echo “Usage: /sbin/service new-service {start|stop}”
    exit 1

    exit 0

    please help me with this. please send me a mail

  • jdfan says:

    Well I don’t wanna sound crazy or psycho, but I know my bf is cheating on me. I have this gut feeling but no concrete proof. He never let’s me see his phone but he gets mad if I dont let him TAKE mine. Its stupid, I know…but he is literally crazy and if I have evidence that he’s talking to other girls, I can break up with him & he can’t threaten me or my family (yes, he threatens me everytime I try and end things). So with that said, any advice? Does anyone know how to hack a Facebook profile?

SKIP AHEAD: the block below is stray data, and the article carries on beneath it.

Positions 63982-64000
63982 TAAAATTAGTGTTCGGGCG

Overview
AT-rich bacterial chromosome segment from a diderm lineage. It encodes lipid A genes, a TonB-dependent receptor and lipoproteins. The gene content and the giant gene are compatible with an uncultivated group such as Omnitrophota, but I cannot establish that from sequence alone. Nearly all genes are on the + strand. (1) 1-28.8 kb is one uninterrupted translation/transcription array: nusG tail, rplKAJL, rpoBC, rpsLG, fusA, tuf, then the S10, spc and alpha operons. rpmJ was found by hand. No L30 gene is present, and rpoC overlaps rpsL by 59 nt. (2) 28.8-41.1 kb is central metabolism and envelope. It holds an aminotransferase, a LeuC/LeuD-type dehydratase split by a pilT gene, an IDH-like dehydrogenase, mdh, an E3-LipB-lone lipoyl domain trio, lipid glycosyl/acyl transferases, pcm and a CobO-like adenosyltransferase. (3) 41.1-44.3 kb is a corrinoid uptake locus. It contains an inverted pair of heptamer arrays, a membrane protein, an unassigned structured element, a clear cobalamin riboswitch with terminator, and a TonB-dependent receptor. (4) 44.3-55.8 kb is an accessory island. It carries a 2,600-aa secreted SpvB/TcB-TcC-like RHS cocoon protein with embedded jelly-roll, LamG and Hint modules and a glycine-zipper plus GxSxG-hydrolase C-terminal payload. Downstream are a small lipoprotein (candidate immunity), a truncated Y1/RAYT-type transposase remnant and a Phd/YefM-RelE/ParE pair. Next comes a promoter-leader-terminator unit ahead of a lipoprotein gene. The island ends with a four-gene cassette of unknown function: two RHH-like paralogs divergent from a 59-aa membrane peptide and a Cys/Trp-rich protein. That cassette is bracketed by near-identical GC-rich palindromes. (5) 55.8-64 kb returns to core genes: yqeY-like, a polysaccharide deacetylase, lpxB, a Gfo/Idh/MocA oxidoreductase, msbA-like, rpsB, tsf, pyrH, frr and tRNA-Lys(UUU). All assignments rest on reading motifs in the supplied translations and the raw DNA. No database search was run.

• Rassling Fundamentals says:

    The script will be designed to run at user login and to analyse the output of the quota command to determine what percentage of the quota is currently in use.
    Basically i need to write a script that produces the following output:
    > ./quota-warn
    You are currently using 91% of your quota
    Consider reducing your usage

    Can anyone give me any ideas..i appreciate your help..

  • liza says:

    I want to make it say a message and some cool things! I need help finding the login script

  • Jeremy Xargor is my gamertag says:

    I have a problem with the keyboard input into bash shells, this affects xterminals, text terminals (gettys) and remote shells too (ssh).

    When I am in a bash shell, I can’t type the (british) pound sign “£”. Instead it types a “#” followed by a newline. In emacs, I can type “£” fine, so it doesn’t seem to be a problem with xorg. Indeed, this is being written in firefox on the same system and I can write lots of ££££s!